Green Bars Are Possible—You Just Have to Care Enough
Booting straws is only the beginning.
December 17, 2018 ● 3 min read
By Daniel Beres | Art by ChefsFeed
You’ve probably seen the turtle with a plastic straw stuck in its nose. Or the scuba diver wading through a sea of plastic instead of well…the sea. It’s nauseating.
I’m the owner of a cocktail bar called Lost Whale in Milwaukee, Wisconsin. By some, we’re considered to be part of a new wave of food and beverage establishments—green bars—that challenge the way they do business with not just the intent, but the purpose of keeping their environmental footprint as small as humanly possible. Why? Because like many others, we care and refuse to believe there’s nothing we can do about it.
In April of this year, my business partner Tripper Duval and I were presented with an opportunity to finally open a spot of our own. We had a stack of ideas and concepts that we had stockpiled over the years, but we didn’t know which one of them we wanted to attach our names to first. It only took a few late nights, and a few whiskey-fueled rounds or two of “Wouldn’t it be crazy if?” to narrow it down to one: Could we open a bar that was about more than just serving drinks? Could we open a bar that could prove it was possible to make a difference?
The issue of food waste had always plagued the two of us. We both grew up hearing “waste not, want not”, and in our case more waste meant fewer profits, making it harder to justify our creativity and the use of fresh ingredients to the bigwigs writing the checks. Throughout our careers both behind the bar and behind the scenes, we’d curated craft cocktail programs and trained bartenders all over the country with an eye towards efficiency and profitability. We taught bartenders simple techniques to reduce waste—cutting certain garnishes a la minute instead of filling an entire garnish caddy when it’s slow, or using citrus peels as an aromatic garnish and saving citrus for juice the next day—but would encounter owners who didn’t want to invest in a decent commercial juicer for their staff, or pony up the extra eighty bucks a month for a recycling bin. (Did those same owners take issue with the withering fruit and botanicals wasting away on their back bar? No.) We were told eco-friendly alternatives and methods were “too time-consuming” or “too expensive.” Excuses constantly being given as to why things couldn’t change, because those calling the shots didn’t see any money in it, or they simply didn’t care.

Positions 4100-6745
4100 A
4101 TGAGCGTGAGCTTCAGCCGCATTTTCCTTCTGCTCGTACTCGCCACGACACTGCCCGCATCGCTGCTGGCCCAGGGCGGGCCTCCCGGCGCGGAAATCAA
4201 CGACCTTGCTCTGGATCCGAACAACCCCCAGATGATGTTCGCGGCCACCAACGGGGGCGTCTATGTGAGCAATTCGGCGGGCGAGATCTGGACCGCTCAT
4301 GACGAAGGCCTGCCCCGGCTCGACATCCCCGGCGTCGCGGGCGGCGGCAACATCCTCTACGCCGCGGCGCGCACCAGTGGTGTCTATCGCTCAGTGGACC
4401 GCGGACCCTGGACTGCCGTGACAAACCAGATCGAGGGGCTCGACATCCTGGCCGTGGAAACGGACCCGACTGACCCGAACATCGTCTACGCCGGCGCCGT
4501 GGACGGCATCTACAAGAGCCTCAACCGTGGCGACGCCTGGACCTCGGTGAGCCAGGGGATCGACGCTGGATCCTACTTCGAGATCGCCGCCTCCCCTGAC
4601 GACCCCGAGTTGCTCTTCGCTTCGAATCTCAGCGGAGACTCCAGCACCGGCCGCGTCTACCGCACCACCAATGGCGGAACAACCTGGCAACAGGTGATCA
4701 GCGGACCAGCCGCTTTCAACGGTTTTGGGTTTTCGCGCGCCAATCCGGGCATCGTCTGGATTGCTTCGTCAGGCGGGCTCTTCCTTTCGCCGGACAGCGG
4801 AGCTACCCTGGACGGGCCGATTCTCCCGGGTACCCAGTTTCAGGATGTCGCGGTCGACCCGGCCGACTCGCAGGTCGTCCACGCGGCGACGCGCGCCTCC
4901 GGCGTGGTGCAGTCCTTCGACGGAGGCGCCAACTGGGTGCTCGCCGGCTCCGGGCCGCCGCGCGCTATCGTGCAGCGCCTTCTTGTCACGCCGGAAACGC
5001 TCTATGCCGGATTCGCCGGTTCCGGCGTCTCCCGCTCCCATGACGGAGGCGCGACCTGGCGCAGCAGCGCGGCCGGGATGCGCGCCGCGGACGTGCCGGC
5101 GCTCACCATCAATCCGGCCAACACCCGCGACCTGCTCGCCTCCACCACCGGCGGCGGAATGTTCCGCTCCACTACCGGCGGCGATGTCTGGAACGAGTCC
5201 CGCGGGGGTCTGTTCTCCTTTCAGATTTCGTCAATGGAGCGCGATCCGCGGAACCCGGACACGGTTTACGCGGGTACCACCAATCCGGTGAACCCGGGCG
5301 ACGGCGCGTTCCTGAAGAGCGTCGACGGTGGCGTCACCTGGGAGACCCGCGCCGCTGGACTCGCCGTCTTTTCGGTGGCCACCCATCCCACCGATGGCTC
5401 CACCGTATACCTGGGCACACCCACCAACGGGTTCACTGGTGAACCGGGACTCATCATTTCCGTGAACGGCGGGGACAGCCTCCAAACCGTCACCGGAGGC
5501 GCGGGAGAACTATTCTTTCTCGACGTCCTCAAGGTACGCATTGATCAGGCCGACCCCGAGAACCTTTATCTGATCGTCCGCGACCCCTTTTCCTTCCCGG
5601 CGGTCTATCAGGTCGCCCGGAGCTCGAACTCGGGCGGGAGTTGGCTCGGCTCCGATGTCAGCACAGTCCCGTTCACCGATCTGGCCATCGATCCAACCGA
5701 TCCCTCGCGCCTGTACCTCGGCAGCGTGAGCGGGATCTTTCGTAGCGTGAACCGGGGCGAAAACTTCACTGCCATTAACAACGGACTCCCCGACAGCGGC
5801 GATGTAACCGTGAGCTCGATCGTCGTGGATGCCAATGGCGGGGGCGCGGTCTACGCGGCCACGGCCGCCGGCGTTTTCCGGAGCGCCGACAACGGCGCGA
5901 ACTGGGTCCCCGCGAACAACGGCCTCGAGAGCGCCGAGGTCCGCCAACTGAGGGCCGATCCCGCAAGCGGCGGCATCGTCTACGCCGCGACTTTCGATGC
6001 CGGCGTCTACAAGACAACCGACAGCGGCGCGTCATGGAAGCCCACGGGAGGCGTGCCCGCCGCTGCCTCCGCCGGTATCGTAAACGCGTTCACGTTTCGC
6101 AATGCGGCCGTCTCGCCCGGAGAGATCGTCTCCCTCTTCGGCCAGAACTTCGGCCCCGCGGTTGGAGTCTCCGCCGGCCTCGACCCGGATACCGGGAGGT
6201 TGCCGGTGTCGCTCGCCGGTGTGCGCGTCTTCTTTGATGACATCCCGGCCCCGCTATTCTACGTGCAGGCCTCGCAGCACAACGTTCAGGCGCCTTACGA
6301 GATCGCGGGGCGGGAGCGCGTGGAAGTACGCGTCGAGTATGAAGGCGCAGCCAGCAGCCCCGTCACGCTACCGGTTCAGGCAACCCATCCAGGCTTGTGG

So now, here we are in the driver’s seat. No bullshit, no excuses. How are we going to show everyone in our market that not only can you be environmentally conscious, you can still be profitable?
Keeping our footprint as small as possible meant putting everything under the microscope. We knew we had to do more than just open with paper straws in our bar caddies. Recycled and recyclable hand towels in the bathrooms, or hand dryers? Eco-friendly straws, or ax them all together? Do we really need beverage napkins? Even trash bags became a point of contention. The Devil is in the details, and that fallen angel had us heated!
Some days, what had begun as our best intentions seemed poised to compromise the entire concept altogether. But then, we’d find a solution to one of the smaller problems, then another, and slowly but surely the wins started to add up.
Here, a movie montage of solutions: Electric hand dryers are basically the movie Outbreak waiting to happen, so recyclable unbleached paper towels from recycled fiber it was! Next, reusable coasters in lieu of beverage napkins. Compostable straws, disposable cups for our patio, and trash bags, all made from a corn resin known as PLA (Polylactic Acid)—which breaks down in less than 100 days with proper composting, uses 65% less energy to produce than conventional plastics, and produce 68% fewer greenhouse gases while containing no toxins. We partnered with Ben’s Harvest, a local compost and foraging company based in Milwaukee, to collect our compost once a week, and then we trained our staff on what the hell to compost.
To offset the costs—and yes, there were costs—we identified our highest selling items and charged a reasonable amount more for them. We got thrifty by taking advantage of discounts and deals on producs that were offered to us by our distributors. We developed strong partnerships with our suppliers to help drive traffic when brand ambassadors and key account managers were in town, which increased sales and kept us profitable. The most prominent question I get is “Will this work for my bar?” My answer is always the same: It can if you want it badly enough.
Bars, especially to us Midwesterners, are like church. We congregate, we socialize, and afterward, we usually feel a little better about ourselves. We’ve all heard the adage about not talking politics or religion in bars, but the idea of leaving the world in better shape than how we found it is bigger than that, and it shouldn’t be off the table.
The conversation has to start somewhere. Why not in a bar?